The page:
Mono tees installed backwards

Discussion in 'HVAC Heating & Cooling' started by Mad Plumber, Jan 14, 2008.

  1. Mad Plumber

    Mad Plumber Mad Skills

    Aug 13, 2005
    Will a heating system function properly if the monoT's were installed backwards?

    We have a basement that will be heated with 3 hydronic wall units (like kick heaters).
    This is a separate zone.
    The mono T's, one per heater, were installed backwards I believe.
    See picture.

    Attached Files:

    Last edited by a moderator: Jan 14, 2008
  2. Bob NH

    Bob NH In the Trades

    Oct 20, 2005
    New Hampshire
    You will get some of the intended effect of the monoflow tee if it is installed backwards as shown in the picture, as the first tee branching off to the heater.

    The monoflow tee is intended to work as a venturi where the flow through the run of the tee, into the large end of the nozzle and out the small end of the nozzle, produces a low pressure at the outlet of the small end. The differential pressure (now higher at the first tee and lower at the second tee) causes flow through the heater in the branch loop.

    There are 4 ways to install a single monoflow tee. Three are wrong.

    1. The correct way is at the return from the heater to the main pipe, the second tee of the pair in the direction of the main flow, with the venturi element (the small diameter internal to the tee) pointed in the direction of flow.

    2. The second way, that will have some effect, is to install the monoflow tee at the first branch to the heater with the small end of the intenal element pointing "against" the flow, as in the picture. That condition will cause more pressure loss in the loop but it will cause some flow to go through the "side loop" and through the heater.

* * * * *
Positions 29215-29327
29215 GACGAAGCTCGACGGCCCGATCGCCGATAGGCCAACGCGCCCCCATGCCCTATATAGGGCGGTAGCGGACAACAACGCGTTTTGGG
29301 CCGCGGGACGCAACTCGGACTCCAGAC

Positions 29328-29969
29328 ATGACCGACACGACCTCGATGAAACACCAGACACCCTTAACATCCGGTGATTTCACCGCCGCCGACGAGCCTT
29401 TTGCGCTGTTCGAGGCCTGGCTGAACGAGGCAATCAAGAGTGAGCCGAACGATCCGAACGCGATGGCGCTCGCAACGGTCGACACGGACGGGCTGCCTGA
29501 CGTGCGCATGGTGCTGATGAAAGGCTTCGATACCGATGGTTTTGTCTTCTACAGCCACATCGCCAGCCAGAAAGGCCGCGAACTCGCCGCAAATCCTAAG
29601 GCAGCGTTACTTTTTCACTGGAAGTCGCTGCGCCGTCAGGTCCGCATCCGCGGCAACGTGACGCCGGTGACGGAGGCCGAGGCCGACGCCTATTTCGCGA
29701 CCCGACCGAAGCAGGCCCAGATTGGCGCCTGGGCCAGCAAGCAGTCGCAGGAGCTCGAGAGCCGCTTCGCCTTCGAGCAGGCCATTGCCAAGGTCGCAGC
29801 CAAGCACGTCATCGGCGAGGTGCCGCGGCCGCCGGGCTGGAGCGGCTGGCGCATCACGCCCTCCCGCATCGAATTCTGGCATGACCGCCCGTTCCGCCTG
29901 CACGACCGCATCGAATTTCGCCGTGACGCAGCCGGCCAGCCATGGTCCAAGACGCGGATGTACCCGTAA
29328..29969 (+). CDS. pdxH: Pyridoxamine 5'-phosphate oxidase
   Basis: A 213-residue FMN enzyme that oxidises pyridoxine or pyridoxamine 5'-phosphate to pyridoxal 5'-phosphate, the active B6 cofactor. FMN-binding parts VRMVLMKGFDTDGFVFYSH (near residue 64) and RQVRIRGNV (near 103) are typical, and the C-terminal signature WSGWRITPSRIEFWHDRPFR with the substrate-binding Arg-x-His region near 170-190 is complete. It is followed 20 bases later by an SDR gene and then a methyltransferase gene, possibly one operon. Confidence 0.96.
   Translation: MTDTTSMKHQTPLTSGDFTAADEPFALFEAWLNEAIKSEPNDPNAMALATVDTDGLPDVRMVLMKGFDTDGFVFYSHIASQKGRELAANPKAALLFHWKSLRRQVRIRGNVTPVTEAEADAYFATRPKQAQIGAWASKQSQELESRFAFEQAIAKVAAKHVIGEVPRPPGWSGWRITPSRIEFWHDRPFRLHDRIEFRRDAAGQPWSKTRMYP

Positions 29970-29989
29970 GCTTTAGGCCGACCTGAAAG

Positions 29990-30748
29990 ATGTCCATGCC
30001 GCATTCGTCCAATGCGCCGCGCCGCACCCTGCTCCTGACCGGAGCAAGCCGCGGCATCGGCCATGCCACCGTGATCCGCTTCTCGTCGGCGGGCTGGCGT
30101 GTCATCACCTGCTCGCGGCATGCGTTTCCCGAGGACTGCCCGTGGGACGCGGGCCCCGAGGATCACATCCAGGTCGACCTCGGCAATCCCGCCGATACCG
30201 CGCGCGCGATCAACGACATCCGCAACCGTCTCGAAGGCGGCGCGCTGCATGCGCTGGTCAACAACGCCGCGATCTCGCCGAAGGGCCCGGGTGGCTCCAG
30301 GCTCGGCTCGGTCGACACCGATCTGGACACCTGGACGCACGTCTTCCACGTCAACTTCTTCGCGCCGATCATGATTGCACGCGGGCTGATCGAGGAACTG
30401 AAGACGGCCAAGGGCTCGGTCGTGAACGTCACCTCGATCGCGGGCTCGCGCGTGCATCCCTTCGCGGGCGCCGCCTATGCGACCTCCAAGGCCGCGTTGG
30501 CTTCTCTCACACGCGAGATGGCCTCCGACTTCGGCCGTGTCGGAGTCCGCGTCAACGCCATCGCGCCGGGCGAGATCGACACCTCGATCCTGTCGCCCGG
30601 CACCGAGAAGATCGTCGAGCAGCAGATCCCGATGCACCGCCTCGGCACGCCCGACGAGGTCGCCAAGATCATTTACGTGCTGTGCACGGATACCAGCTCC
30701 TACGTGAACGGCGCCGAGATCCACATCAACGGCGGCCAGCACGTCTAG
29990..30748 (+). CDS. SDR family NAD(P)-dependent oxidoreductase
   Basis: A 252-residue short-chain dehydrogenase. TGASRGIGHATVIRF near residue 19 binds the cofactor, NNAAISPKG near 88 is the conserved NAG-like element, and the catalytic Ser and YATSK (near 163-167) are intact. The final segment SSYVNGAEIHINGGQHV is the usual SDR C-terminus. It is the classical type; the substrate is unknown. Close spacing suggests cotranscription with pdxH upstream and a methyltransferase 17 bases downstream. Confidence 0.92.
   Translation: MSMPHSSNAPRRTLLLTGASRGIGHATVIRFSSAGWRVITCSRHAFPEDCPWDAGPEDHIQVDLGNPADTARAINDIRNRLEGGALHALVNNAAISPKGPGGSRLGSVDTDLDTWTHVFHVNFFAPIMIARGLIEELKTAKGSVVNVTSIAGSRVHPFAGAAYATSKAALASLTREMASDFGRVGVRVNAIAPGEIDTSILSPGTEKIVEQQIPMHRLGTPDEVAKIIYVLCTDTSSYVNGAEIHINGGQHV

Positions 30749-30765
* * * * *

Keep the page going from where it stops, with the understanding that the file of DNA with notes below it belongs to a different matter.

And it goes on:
3. If the tee is installed backwards (flow going into the small part) AND at the second tee where the flow is returning from the heater, it will not work properly but there will be some flow through the heater loop.

    4. If the tee is installed in the correct direction (flow coming out of the small internal portion), but at the first tee off the main line to the heater, it will not work properly but there will be some flow through the heater loop.

    It is possible to install TWO monoflow tees, one as described in (1.) above and one as described in (2.) above, to increase the flow through the heater. It causes more pressure loss in the loop and reduces the flow that can be driven by the circulator pump.
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  4. hj

    hj Moderator & Master Plumber Staff Member

    Aug 31, 2004
    Cave Creek, Arizona

    At one time B&G made two different MonoFlo tees. One for the supply and one for the return. Then they realized that they were essentially the same so the started making just one version, but they put a red band around one side so the installer would know which way it went depending on whether he was using it for a supply or return. They work just as efficiently either way as long as the flow is going in the correct direction. If the heater is below the main supply pipe, then the unit needs MonoFlo tees on both the supply and return connections.
  5. geno54

    geno54 New Member

    Jan 4, 2008
    Have come across a few mono-flo systems that were piped backwards when a changeout was done. One system was done 5 years prior to me getting there and figuring it out. It works but not very well. You may have uneven heat distribution and air problems (not being able to get the air out because of vent being on wrong side of radiator).
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